The U.S. Food and Drug Administration has unveiled a plan to fill research gaps on the safety and efficacy of CBD with “real world” data in the coming months.
In a statement Friday, the agency said that despite a rapid increase in interest and availability of CBD products in the last two years, a lack of knowledge remains on long-term use of the compound. Potential dangers in people and animals include liver injury and adverse reactions with other medications.
The FDA has been seeking long-term data on CBD safety since hemp and its derivatives were legalized under the 2018 Farm Bill. In order to develop regulations for products, the agency has been consulting stakeholders since May 2019. Industry experts say a wild west market for CBD products is leaving consumers unprotected.
The agency named four primary challenges it’s faced in gathering information including: minimal studies on the long-term impacts of CBD consumption, limited data sources on adverse reactions to products, a poor understanding of CBD use rates and a lack of specific codes that precisely identify products.
To address those issues, Commissioner Stephen Hahn and Principal Deputy Commissioner Amy Abernethy said the agency plans to enhance data collection in the new year.
“We see an important public health opportunity in using novel sources of data and rigorous analytical methods to build a more robust base of scientific evidence on the safety profile and use of CBD products,” the agency wrote in the statement.
The FDA says it will take steps to improve CBD product identification, help develop an open registry of CBD consumers, increase product sampling in line with reports of adverse effects, look at market research data as well as evaluate its strategies for safety and quality monitoring for different types of CBD products.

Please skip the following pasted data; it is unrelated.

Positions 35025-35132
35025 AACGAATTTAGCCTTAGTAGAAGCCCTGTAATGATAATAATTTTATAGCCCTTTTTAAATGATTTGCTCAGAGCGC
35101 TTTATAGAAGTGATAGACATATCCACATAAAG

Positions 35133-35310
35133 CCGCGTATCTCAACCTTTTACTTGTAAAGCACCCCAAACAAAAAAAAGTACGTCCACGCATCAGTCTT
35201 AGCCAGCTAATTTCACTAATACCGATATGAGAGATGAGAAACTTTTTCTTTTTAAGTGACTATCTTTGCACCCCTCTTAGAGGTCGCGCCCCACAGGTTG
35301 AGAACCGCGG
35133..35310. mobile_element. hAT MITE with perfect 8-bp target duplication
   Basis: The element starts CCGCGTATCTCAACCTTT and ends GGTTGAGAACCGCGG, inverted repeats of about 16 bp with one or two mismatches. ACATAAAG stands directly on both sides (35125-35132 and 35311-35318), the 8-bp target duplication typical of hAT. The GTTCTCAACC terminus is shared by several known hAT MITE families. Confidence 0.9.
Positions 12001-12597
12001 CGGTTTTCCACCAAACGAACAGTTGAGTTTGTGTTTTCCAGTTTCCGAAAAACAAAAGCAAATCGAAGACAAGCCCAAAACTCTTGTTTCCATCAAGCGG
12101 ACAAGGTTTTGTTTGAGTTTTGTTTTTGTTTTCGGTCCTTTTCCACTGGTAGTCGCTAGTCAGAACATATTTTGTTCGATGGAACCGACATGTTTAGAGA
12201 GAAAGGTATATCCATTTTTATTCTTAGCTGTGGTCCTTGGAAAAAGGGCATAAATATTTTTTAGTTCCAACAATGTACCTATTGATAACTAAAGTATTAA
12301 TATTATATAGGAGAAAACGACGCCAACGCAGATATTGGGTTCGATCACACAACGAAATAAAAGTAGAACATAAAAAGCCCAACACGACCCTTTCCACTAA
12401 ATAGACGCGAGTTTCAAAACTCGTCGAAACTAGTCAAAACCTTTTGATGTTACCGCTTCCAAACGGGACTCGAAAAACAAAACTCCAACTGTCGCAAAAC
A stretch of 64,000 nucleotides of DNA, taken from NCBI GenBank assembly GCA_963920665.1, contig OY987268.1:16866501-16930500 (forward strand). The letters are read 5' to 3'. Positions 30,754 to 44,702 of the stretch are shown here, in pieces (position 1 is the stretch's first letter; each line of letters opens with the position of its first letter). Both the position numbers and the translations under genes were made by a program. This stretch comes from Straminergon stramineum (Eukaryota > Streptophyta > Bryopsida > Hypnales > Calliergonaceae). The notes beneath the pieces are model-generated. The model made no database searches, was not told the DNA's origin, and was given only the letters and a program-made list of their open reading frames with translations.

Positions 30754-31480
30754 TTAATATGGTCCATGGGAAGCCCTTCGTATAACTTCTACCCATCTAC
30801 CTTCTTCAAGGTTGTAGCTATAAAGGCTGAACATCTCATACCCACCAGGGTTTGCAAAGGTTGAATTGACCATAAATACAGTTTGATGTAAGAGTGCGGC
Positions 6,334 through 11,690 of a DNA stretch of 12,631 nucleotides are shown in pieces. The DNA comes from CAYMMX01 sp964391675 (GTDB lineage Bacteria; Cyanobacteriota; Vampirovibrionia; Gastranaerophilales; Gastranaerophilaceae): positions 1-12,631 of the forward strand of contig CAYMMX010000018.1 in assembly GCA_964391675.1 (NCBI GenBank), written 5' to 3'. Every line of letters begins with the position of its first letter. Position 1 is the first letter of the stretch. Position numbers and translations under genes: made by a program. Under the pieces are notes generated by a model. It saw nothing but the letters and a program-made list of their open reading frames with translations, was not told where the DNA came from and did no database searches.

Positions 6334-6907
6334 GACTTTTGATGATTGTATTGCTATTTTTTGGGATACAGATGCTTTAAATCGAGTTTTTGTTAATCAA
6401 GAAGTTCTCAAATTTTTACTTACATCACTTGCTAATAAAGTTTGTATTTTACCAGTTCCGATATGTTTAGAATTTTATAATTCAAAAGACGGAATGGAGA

In the coming months, the FDA intends to target new research projects that will improve data gathering methods on CBD product safety. The agency will take greater advantage of existing sources such as poison control databases and electronic health records. It will evaluate market-research data and the value of combining various research projects, and also develop an open registry for CBD users.
The agency says it’s conducting a two-phase marketplace sampling and testing study. In the first phase, it published findings that showed fewer than half of 200 tested products contained CBD concentrations with 20 per cent of their claimed amount, while some products contained the psychoactive ingredient THC.
Last September, the FDA introduced new draft guidance to speed up drug approvals for oral CBD medications. Two months earlier, the agency unveiled new draft guidelines to encourage clinical research for compounds derived from cannabis and hemp.
Last July, the FDA also re-opened an online public hearing docket to collect more data from industry stakeholders and medical experts, after it was first launched in May 2019.
Large U.S. CBD sellers like Charlotte’s Web Holdings, Inc. and Canopy Growth Corp. have been funding studies on the long-term safety of CBD to submit to the FDA.
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